Where is Cuba? Finding Cuba on a Map

Where is Cuba?

What is Cuba? Where is Cuba? What is the history of Cuba? If you’re curious to learn more about this Caribbean nation, you’ve come to the right place!

What is Cuba?

Cuba—that of Fidel Castro, the Bay of Pigs, and the world’s best cigars—is a sovereign country located just 90 nautical miles away from the United States. Cuba is the largest island in the Caribbean, and the second-most populous.

Officially the Republic of Cuba, the island is well-known for their favorable climate, beautiful beaches, colonial architecture, and distinct cultural history. As such, Cuba has long been a popular tourist destination for Canadians and Europeans. Being a communist nation, however, has led to a historically tenuous relationship with the nearby US.

Can you name the current communist countries?

Where is Cuba? Finding Cuba on a Map

Cuba on a Map

Cuba, comprised of the main island of Cuba and several archipelagos of smaller islands, is located in the northern part of the Caribbean, directly east of Mexico. It is also just south of Florida, which has a significant Cuban population due to its close proximity. Havana, Cuba’s capital city, is just over 100 miles from Key West, Florida. Cuba is considered part of the North America.

Cuba enjoys a tropical climate year-round, which is what draws many visitors to its incredible beaches such as Varadero, Cayo Coco, and Holguín. It is also a fascinating place because of its unusual history, relative lack of modern progress, and beautiful rural culture, yet it remains steeped in mystery for most outsiders.

Havana is considered one of the most intriguing cities to visit in the Caribbean, filled with classic architecture, old American vehicles, and a festive population. Smaller, traditional cities like Trinidad seem rooted in the past, their colorful colonial architecture drawing large numbers of tourists. The beautiful valley of Viñales is famous for its tobacco and traditional cigar manufacturing, not to mention its lush rolling hills and quaint villages.

History of Cuba

Before the Spanish arrived and called dibs on most of the Americas, Cuba was inhabited by three different indigenous tribes—the Taíno, Ciboney and Guanahatabey—the earliest of which likely arrived around 5,000 BC. Along with many other places in the area, Columbus arrived in Cuba in 1492, claimed it for the Spanish, and named it Isla Juana in honor of the Prince of Asturias.

Baracoa was the first Spanish city, soon followed by San Cristobal de la Habana, which would eventually become the capital. The indigenous people were forced to work under a feudal system and over the next century, staggering numbers perished due to diseases such as measles and smallpox.

While Cuba was a major player in the slave trade throughout this time, they really amped things up in the late 18th century. From 1791 to 1804, the Haitian Revolution took place. It was the only slave uprising that led to the founding of a new country (Haiti) that was both free from slavery, and ruled by non-whites and former captives. Following the revolution, Cuban plantation owners opportunistically stepped in to fill the gap, becoming the dominant slave state in the region. The slave trade in Cuba thrived until it was abolished in 1875, a process that took another decade to be fully completed.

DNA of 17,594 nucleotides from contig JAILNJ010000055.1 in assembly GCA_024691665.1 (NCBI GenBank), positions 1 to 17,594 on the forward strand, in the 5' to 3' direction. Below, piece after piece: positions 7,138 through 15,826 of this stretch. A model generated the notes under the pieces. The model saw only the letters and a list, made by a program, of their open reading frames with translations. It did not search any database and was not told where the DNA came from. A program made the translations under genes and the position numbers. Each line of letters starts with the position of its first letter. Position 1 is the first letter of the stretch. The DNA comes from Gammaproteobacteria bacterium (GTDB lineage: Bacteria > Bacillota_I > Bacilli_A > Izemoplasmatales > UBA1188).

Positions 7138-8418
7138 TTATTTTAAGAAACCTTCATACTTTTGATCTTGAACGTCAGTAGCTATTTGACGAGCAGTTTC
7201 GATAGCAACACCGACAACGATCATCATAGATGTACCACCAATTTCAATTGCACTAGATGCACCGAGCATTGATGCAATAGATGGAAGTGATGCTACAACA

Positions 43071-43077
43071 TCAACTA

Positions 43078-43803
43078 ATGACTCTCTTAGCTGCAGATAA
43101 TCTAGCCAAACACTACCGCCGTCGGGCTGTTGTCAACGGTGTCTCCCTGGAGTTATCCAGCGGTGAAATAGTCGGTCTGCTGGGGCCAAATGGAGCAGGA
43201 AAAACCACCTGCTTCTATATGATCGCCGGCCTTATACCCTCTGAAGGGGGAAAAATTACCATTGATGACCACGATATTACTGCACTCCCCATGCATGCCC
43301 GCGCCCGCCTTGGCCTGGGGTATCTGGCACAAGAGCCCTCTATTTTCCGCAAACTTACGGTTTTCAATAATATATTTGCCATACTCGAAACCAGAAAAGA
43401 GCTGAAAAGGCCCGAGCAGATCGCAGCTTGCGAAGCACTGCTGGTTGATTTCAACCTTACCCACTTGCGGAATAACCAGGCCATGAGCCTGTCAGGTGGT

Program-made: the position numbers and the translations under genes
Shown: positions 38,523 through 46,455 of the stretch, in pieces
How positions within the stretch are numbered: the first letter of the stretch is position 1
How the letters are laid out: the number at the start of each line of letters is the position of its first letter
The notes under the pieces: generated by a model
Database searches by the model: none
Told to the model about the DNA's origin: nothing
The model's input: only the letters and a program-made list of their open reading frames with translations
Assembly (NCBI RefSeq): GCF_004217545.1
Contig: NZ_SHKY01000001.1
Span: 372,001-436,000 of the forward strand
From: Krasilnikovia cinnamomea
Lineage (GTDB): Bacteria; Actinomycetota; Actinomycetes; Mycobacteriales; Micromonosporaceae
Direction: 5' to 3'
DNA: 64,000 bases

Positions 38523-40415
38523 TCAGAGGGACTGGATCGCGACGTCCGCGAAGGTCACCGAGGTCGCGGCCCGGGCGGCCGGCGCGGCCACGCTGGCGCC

Cuba in the 20th Century

The United States essentially “won” Cuba in the Spanish-American War in 1898. Even though Cuba was granted independence soon after, in 1902, the American government retained the right to “intervene and supervise”, as needed. Not surprisingly, this led to many years of disputes and conflict between the two countries, although it also became a very popular vacation spot for Americans, especially during prohibition in the 1920s.

Fulgencio Batista, a military leader, initiated a successful coup in 1933, leading to decades of political unrest. This all ended in 1959, when Fidel Castro successfully ousted him and installed the Communist government that unerved much of the Western World and that remains in power today.

Cuba Today

In 2009, Fidel’s brother, Raúl, became president and set about eliminating many of the economic and human rights restrictions that had previously kept the Cuban people in relative poverty. As of 2013, it finally became possible for Cubans to travel outside the country, and during the Obama regime, many parts of the long-standing embargo between the US and Cuba were eliminated, allowing for much greater trade and increasing prosperity. Fidel finally died in 2016 and Raúl recently resigned, outlining his vision for the future and turning power over to Miguel Mario Diaz-Canel Bermudez.

So, while Cuba is rapidly evolving, it remains a snapshot of a bygone era in comparison to most other Caribbean countries. With no history of capitalism or entrepreneurship (they only became legally entitled to own a home in 2011), Cubans are learning as they go when it comes to running businesses and managing their own tourism industry. Any visitor is sure to walk away strongly moved by Cuba’s unique populace and natural beauty.


Do you like learning about Latin America? Check out the following posts from the Sporcle Blog. Or test your trivia knowledge with some fun Latin America quizzes on Sporcle.

And did you know Sporcle has its own nifty Cuba badge that registered users can earn? It’s called Havana Good Time, and all you need to do to earn it is get get 50% or more on The Cuba Quiz, Provinces of Cuba, and Top 25 Cities of Cuba on a Map. What are you waiting for?!

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